Friday, February 5, 2010

The Underapreciated Kohlrabi (German Turnip)

The taste and texture of kohlrabi are similar to those of a broccoli stem or cabbage heart, but milder and sweeter, with a higher ratio of flesh to skin. The young stem in particular can be as crisp and juicy as an apple, although much less sweet. Kohlrabi can be eaten raw as well as cooked.

-Raw: the simplest and most obvious choice. Simply peel the outer layer of skin off with a vegetable peeler and shave it raw over a salad. Combining it with a mellow-flavored lettuce like iceberg, Boston, or romaine and a dressing made with an aggressive vinegar like balsamic or red wine makes an unusual salad.

-Quick Stovetop Braise: Peel and slice the kohlrabi into wedges like an orange. Sauté them lightly in olive oil and then add some water. Cover and cook them until they are tender when pierced with tip of a knife. A squirt of lemon juice and this is a delicious companion for grilled pork chops or fresh salmon.

-Oven-Roasted: Preheat the oven to 300 degrees F. Peel and cut the bulbs into thick slices and arrange them in a single layer on a baking sheet. Season them with salt and pepper and dot them with either butter or olive oil. Pour a little orange juice in the bottom of the pan and place the tray in the center of the oven. Cook until tender, adding more orange juice if needed. Alternatively, place the slices in the bottom of a roasting pan underneath a roast beef or chicken so the vegetable gets cooked with the drippings of the meat.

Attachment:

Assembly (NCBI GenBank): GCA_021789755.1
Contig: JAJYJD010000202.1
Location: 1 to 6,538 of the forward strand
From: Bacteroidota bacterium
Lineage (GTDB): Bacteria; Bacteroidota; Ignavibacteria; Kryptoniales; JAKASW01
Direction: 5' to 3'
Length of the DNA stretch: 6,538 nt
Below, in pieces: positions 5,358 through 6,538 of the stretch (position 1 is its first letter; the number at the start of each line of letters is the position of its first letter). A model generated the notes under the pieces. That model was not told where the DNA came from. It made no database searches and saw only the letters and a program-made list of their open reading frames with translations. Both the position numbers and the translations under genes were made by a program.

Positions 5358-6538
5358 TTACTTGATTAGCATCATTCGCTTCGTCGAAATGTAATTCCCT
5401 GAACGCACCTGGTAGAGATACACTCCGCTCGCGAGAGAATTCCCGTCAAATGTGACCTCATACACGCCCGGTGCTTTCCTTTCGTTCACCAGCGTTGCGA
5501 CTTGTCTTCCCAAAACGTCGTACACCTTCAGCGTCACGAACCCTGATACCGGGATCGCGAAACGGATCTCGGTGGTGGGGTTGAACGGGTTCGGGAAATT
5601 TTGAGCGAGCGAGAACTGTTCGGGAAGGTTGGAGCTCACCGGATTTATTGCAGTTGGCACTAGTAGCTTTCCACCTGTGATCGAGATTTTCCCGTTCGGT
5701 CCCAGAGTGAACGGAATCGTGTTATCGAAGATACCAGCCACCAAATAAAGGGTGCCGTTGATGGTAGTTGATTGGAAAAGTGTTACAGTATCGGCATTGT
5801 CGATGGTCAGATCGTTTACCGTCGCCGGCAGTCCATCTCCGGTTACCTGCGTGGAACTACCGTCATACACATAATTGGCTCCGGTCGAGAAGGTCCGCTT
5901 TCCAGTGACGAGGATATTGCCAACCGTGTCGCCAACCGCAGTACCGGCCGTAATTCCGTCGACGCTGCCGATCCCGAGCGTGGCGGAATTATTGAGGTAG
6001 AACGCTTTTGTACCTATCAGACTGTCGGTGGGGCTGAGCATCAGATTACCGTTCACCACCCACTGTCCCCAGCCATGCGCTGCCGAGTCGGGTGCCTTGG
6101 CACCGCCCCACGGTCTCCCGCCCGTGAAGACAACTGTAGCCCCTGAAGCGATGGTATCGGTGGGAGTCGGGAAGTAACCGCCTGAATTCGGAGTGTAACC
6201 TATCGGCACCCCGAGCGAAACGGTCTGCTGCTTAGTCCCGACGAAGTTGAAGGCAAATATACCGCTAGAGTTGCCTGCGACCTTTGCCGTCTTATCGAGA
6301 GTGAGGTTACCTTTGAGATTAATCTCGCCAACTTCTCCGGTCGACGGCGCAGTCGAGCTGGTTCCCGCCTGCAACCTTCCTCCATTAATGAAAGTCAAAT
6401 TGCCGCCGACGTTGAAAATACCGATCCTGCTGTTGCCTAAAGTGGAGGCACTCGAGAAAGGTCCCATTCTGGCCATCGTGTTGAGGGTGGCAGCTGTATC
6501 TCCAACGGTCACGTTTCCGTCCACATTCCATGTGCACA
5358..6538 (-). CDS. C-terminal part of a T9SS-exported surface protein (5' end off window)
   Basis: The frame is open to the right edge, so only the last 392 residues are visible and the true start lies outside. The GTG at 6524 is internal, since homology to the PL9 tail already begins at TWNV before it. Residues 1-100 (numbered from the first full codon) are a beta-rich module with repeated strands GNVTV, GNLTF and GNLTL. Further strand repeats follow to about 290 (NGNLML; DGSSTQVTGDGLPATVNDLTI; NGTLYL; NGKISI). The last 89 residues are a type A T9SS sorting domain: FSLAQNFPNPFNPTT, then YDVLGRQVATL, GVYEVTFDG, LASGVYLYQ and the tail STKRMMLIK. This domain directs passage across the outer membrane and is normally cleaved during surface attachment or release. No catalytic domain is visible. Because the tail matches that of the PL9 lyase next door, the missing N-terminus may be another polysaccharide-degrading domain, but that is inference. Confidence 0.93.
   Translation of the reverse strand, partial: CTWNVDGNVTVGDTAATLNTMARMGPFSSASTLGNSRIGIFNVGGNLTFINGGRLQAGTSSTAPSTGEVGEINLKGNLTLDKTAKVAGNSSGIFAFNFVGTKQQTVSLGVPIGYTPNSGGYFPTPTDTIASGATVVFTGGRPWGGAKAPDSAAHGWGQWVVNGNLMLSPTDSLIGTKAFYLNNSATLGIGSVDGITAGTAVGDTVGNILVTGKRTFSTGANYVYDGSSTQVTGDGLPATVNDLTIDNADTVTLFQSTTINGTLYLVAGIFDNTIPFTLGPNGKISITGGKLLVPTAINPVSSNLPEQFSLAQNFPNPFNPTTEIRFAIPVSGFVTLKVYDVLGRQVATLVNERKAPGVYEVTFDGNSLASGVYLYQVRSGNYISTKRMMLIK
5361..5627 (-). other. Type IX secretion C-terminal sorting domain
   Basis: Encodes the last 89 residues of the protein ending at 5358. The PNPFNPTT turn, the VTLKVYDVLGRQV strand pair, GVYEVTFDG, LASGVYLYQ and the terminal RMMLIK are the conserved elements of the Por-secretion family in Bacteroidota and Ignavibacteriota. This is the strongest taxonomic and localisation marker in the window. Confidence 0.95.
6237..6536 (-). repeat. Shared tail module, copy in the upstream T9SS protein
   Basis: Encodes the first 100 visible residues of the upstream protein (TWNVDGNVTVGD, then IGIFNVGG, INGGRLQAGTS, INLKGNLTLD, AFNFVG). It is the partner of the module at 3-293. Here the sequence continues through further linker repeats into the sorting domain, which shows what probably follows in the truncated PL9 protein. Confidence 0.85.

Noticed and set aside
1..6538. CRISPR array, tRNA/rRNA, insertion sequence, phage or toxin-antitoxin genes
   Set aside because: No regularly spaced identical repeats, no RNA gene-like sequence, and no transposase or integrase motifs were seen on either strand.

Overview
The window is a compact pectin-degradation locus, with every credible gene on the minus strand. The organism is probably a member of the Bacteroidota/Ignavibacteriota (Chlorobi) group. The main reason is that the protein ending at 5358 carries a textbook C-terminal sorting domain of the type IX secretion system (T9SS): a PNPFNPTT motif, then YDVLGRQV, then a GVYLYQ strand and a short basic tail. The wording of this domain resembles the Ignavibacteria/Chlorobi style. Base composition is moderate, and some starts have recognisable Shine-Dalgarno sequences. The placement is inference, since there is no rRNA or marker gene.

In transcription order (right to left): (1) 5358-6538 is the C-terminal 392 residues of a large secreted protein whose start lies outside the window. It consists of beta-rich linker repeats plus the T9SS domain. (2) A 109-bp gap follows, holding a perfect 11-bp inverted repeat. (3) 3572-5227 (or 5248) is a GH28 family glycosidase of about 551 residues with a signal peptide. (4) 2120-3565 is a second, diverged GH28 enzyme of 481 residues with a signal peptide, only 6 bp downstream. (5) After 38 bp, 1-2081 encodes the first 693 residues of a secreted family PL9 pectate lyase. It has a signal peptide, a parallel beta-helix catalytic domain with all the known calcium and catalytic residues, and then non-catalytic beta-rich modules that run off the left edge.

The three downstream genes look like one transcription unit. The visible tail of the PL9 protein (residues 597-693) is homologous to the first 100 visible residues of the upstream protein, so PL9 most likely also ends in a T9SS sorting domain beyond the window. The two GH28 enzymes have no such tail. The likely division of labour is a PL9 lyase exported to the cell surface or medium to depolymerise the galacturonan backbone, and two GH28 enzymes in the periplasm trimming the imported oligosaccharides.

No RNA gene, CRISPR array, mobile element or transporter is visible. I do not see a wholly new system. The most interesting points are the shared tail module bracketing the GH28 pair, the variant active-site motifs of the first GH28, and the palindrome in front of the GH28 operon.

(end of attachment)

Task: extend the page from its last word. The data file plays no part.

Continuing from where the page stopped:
-Boiled: Bring a pot of water to a rolling boil. Add salt to taste and slices of peeled Kohlrabi. Cook until tender, drain thoroughly and toss directly into a bowl with a sherry or rice wine vinaigrette. Use this opportunity to marinate the kohlrabi overnight in the bowl, if desired, and add some freshly chopped parsley or chives before serving cold (or heated up) the next day.

No comments:

Post a Comment